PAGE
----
Gov. Tim Walz has proclaimed Sunday as "Ukrainian Solidarity Day" in Minnesota and a rally is planned at the state capitol.
"This is a key opportunity for us not just to come out and express our solidarity through a rally or through an event, but to really make sure that we put our money where our mouth is, as it relates to the Ukrainian people,” said Stephen Vitvitsky, who is with the Minnesota Ukrainian American Advocacy Committee.
He said a coalition of ethnic groups will be at the Capitol to voice support for Ukrainians confronting the Russian invasion and to tell people what they can do to help.
"There are things that we can do from calling our elected representatives to donating financially to support Ukrainians and Ukraine. And so while there's been much done to help Ukraine defend itself, and to hold Russia accountable, there's still so much more we can do,” Vitvitsky said. “Ukrainians desperately need a no fly zone to help them protect themselves from Russian rockets, Russian war planes that are bombing civilians.”
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The rally is set to start at 3:30 p.m.
Meanwhile, other people with Minnesota ties are in Europe helping Ukrainian refugees.
Students come from all over the country to Minnesota to train as missionaries at Bethany Global University. After two years at the Bloomington campus, they travel abroad to intern as missionaries.
Several students went to Hungary, which borders Ukraine, in August to work with local churches there.
Dan Germo, international mission director at Bethany International, said the team of nine is now helping distribute food and clothing to refugees, and setting up mobile homes for shelter.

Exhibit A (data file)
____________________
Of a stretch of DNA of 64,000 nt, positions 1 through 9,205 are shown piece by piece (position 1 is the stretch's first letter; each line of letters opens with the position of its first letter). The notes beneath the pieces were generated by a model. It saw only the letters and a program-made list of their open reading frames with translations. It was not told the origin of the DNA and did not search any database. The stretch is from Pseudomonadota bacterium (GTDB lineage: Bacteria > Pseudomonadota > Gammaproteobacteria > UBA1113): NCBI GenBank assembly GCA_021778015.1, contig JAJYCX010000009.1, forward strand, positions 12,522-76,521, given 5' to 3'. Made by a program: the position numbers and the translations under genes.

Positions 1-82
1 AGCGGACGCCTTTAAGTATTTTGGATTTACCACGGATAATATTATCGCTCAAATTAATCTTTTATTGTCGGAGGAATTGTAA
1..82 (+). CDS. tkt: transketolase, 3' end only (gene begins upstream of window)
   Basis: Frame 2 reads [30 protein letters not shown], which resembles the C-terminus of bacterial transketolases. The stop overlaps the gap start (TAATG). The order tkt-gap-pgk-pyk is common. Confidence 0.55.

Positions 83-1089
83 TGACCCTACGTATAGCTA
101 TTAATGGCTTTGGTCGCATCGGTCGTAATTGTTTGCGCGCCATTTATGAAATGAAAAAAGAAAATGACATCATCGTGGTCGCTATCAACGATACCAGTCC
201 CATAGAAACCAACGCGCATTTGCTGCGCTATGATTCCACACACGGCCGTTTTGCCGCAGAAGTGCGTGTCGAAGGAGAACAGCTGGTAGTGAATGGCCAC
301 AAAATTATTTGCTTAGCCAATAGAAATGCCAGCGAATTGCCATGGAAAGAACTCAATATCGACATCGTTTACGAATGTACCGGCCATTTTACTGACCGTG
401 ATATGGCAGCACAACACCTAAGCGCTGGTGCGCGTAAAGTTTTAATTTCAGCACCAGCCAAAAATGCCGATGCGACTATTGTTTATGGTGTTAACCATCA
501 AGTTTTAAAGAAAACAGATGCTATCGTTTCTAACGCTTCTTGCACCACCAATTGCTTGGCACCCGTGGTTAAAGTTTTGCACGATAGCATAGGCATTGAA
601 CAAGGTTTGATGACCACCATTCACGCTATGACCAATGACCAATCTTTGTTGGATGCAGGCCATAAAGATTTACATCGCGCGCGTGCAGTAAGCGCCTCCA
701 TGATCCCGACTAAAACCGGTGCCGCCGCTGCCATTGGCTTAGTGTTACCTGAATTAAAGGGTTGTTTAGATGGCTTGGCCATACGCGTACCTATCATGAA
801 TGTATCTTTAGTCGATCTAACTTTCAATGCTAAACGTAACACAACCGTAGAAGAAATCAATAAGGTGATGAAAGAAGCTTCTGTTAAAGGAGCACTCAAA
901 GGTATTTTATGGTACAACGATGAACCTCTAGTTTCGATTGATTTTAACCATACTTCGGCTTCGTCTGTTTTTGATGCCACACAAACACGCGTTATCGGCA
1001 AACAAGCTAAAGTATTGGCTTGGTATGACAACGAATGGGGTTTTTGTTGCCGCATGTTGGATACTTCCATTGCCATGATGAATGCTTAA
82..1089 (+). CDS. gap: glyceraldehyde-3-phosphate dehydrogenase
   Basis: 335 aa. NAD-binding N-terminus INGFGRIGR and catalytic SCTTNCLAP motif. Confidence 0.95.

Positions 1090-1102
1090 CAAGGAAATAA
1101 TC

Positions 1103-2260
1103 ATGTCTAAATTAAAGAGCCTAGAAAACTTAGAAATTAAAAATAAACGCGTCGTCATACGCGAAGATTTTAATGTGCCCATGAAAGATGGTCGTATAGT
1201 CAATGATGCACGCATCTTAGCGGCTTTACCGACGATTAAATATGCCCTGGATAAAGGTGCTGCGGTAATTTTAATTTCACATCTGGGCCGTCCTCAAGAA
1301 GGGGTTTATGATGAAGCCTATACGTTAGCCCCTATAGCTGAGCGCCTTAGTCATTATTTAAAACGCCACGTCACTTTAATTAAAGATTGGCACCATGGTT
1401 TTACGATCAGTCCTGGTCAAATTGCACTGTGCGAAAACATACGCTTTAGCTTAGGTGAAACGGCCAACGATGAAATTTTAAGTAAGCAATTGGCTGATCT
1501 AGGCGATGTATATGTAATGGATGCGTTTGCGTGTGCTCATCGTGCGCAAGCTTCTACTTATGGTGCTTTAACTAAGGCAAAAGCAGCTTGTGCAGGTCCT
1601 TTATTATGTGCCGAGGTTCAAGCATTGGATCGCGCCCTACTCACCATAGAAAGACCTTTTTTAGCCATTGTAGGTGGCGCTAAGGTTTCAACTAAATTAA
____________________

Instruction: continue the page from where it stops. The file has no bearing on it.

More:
"They're also doing kids’ programs with the kids, because there's a lot of kids involved in this. And obviously, (they’re) going through a lot of trauma,” he said.
The Bethany students have been interning as missionaries in Hungary since August, after training for two years at the Minnesota campus.
Germo said they're not a relief organization, “but when there's a need like this, we respond in whatever way we can in partnership with others that are trying to do the same,” he said.
Minneapolis-based Alight, formerly the American Refugee Committee, has sent a handful of people to Poland to help with relief efforts. CEO Jocelyn Wyatt said they're working with other relief groups, like the Catholic Sisters, to get help to Ukrainians fleeing the fighting, and remaining in the Russian Army's path.
"Our team is working to mobilize and gather supplies and get them into Ukraine — doing things like providing sanitary supplies and medical supplies, basic health goods, cell phone chargers, emergency food supplies and getting them into hospitals and clinics and the people that are in bomb shelters," she said.
Wyatt said that although her agency is well-known for helping resettle refugees, they have long leaned forward to help people as they flee their native countries. She said monetary donations are most effective as the exodus from Ukraine surges. Alight is taking donations at wearealight.org.